Canadians with cystic fibrosis have a median lifespan a decade longer than their U.S. counterparts and researchers on both sides of the border are trying to figure out why there's such a dramatic survival gap between the two countries.
A study found the median age of survival for Canadians with the inherited disease is almost 51 years, compared with about 40 years for their American counterparts.
After taking into account factors like patient age and disease severity, researchers found the risk of death among people with CF was 34 per cent lower in Canada than in the United States.
Cystic fibrosis, which is caused by a genetic mutation, causes thick mucus to build up in the respiratory system, leading to frequent infections that scar the lungs and reduce the ability to breathe. Mucus can also block tubes from the pancreas to the small intestine, requiring patients to take multiple digestive enzymes in order to absorb nutrients.
The study, published Monday in the Annals of Internal Medicine, was funded by the U.S. Cystic Fibrosis Foundation using data from 45,456 patients in its registry and 5,941 patients in the Canadian registry from 1990 to 2013. The 10-year difference in lifespan was based on data from the last five years.
"Survival has increased in both countries, but Canada began to see greater improvements than the United States starting in 1995, with an even more dramatic increase in the survival rate in Canada noted in 2005," said principal investigator Dr. Anne Stephenson, a respirologist at St. Michael's Hospital in Toronto.
"We don't know what the cause is, but we hypothesized that there are certain factors that may be contributing to the differences between the two countries."
One of them was Canada's adoption in the 1970s of a high-fat, high-calorie diet that resulted in patients being better nourished, said Stephenson, director of the Canadian Cystic Fibrosis Registry.
"If patients were born in that time period – the 1970s and '80s in Canada – they were exposed to good nutrition right from diagnosis or from birth," she said. "And they perhaps are benefiting from that early and long exposure to good nutrition. We know nutrition is definitely related to survival."
That diet, developed and tested at Toronto's Hospital for Sick Children, became the standard of care for CF patients in much of the world.
However, it wasn't adopted in the U.S. until about a decade after a Sick Kids' study showed that Toronto patients with CF had a better survival rate than those being treated at a comparable clinic in Boston.
"So we're thinking the effect of that may be a bit delayed in the U.S. because of the different approaches to nutrition in those early days," Stephenson said.
Erick Bauer of Toronto, who was diagnosed with CF at age five, believes he likely benefited from the bulked-up diet.
"As far back as I can remember, I've been on a high-fat diet and encouraged to eat as many calories a day as I can to maintain a stable weight," he said Monday.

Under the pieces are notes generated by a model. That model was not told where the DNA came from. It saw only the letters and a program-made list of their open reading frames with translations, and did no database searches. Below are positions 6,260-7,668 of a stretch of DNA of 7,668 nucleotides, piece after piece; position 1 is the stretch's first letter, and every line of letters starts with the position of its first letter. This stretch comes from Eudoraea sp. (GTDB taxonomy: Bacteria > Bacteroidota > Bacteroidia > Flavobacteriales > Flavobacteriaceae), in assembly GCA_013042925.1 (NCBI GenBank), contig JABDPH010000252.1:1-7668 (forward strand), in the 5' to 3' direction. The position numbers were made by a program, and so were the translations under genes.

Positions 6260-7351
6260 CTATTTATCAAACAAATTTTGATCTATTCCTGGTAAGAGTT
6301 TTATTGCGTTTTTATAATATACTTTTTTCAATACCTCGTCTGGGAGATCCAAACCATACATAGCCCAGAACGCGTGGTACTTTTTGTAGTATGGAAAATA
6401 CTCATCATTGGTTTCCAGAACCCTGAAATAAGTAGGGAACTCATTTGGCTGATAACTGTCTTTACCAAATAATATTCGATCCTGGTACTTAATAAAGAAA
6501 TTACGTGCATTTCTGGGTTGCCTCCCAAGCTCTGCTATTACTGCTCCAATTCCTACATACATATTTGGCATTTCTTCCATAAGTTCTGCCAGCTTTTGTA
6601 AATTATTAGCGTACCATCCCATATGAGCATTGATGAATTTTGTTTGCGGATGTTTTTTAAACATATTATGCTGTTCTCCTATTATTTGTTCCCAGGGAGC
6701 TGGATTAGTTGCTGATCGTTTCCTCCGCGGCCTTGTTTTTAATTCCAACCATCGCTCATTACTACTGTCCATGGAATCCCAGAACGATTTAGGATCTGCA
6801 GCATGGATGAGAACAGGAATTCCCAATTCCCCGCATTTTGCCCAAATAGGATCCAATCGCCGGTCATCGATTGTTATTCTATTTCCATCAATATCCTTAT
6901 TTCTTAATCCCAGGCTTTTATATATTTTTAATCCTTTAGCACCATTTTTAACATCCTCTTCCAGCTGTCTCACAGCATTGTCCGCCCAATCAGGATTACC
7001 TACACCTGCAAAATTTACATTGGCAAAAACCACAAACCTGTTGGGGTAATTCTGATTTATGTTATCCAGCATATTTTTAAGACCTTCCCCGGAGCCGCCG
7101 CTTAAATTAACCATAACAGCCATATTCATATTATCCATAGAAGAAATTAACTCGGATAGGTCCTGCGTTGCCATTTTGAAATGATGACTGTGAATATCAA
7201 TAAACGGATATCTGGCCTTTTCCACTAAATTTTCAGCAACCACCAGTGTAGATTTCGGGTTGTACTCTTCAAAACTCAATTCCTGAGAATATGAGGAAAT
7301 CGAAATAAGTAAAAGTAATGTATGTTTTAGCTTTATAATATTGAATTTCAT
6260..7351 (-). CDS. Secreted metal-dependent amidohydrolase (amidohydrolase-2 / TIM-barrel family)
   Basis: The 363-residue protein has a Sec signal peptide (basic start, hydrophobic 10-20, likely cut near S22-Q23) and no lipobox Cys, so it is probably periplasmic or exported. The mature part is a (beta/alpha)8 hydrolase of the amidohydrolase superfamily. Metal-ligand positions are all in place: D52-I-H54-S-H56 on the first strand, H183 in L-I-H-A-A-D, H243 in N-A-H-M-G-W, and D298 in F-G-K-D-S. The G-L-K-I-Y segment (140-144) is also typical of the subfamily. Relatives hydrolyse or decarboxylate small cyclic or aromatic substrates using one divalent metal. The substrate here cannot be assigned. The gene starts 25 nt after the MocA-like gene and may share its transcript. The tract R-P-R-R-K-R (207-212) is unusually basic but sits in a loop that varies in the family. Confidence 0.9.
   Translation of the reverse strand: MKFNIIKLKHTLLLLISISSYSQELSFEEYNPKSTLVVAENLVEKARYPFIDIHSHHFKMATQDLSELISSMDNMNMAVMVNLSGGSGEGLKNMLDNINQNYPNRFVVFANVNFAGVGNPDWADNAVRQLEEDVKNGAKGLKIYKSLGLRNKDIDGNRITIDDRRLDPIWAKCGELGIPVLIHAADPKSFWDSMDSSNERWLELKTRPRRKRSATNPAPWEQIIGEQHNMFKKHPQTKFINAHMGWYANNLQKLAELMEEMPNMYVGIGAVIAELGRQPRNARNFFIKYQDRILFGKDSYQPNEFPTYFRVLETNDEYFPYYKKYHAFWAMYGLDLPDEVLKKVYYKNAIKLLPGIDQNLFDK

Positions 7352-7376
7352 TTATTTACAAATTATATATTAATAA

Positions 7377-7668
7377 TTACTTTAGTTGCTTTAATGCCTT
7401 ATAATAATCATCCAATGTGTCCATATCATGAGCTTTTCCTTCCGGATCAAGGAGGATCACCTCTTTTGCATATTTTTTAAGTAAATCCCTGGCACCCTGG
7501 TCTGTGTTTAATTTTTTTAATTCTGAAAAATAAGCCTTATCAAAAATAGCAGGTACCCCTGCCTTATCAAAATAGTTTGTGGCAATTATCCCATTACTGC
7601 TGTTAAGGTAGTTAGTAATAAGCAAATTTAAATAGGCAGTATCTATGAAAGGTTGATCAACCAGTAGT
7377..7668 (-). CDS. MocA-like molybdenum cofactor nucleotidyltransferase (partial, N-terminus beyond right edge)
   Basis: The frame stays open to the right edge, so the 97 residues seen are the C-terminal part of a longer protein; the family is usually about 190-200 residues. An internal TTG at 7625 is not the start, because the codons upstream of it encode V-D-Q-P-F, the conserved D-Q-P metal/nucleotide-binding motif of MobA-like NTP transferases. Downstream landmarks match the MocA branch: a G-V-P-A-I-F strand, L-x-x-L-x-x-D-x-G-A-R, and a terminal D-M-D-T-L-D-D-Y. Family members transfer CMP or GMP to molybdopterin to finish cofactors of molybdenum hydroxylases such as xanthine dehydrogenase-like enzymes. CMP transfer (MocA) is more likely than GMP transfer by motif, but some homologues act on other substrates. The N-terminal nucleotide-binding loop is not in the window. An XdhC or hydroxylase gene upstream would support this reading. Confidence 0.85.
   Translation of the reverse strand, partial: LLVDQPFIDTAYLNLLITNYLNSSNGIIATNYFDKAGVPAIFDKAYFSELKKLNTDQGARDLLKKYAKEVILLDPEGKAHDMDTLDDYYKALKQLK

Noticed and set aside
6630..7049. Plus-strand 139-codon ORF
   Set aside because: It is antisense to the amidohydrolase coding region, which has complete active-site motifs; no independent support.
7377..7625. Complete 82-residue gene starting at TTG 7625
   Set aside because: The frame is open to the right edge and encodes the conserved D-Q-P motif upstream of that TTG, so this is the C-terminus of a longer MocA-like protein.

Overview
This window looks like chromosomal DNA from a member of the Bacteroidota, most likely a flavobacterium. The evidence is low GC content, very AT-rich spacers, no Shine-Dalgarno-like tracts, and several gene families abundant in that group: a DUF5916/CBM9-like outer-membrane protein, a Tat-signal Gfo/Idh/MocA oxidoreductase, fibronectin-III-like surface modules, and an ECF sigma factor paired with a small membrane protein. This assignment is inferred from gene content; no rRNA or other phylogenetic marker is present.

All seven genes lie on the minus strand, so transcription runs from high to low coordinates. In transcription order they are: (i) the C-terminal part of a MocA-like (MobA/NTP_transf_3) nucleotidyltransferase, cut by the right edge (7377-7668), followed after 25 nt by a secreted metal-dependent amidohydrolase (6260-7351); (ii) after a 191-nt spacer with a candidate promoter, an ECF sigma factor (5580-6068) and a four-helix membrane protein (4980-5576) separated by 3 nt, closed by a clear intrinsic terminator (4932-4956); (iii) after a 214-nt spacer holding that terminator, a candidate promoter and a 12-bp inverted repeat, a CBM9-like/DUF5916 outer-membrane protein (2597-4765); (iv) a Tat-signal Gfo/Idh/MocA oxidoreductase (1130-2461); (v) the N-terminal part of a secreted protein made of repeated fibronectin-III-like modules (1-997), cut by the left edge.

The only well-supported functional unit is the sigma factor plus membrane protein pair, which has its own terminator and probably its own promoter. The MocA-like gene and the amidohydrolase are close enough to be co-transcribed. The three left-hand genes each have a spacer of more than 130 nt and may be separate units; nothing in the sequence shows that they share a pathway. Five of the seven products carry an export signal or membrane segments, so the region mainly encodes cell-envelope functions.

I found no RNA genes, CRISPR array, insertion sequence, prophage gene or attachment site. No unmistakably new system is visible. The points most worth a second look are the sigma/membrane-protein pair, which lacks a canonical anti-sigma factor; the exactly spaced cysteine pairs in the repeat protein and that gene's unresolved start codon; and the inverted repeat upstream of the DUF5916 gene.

Now 31, Bauer said his parents had been told at the time of his diagnosis that his health would likely deteriorate and he might not survive past age 16.
"I've been very lucky," he said, noting that as a child and teen, he had a relatively normal life, going to school and playing sports. It wasn't until he got into his 20s that he began having increased admissions to hospital to deal with infections that had severely reduced his lung function.
Bauer must take 50 to 60 pills a day – among them enzymes to aid digestion, anti-inflammatory drugs, antibiotics and vitamins – as well as continuing physical therapies that help control mucus build-up.
But he has not had to have a lung transplant, a rescue therapy for severely ill CF patients that Stephenson said may also play a role in the life expectancy gap between Canada and the U.S.
That may be because in 2005, the U.S. implemented an allocation score for prioritizing which patients would receive a lung transplant. It was at that time that the gap in the survival rate began widening even further.
That scoring system might have disadvantaged CF patients in favour of people with other advanced pulmonary diseases, she said. Canada uses a different allocation criteria, based more on doctors' subjective assessment of an individual patient's critical need for a transplant.
Lung transplantation is one of the few treatments that can improve survival almost immediately, and a higher proportion of CF patients received a transplant in Canada than in the U.S. during the study period, at a rate of 10 per cent to 6.5 per cent. Donor lungs do not carry the mutated CF gene, so the organs are not subject to the effects of the disease.
"Of the people who died, there were fewer people in Canada that died without a transplant compared to the U.S. data," said Stephenson.
Differences in health-care systems between the two countries might also affect the median age of survival, especially among U.S. patients without medical insurance, the researchers suggest.
"Canadians were 77 per cent less likely to die than people who are uninsured in the U.S.," she said. "(U.S.) Medicaid and Medicare together had a similar effect to Canadians, but not as dramatic. The people who indicated they had private insurance seemed to do as well as Canadians in terms of the risk of death."
In an accompanying editorial, Dr. Patrick Flume of the Medical University of South Carolina and Donald VanDevanter of Case Western Reserve University applauded the study, saying researchers now must find and implement solutions to bridge the survival gap, "which seems to be based on fundamental differences in the two nations' health-care systems."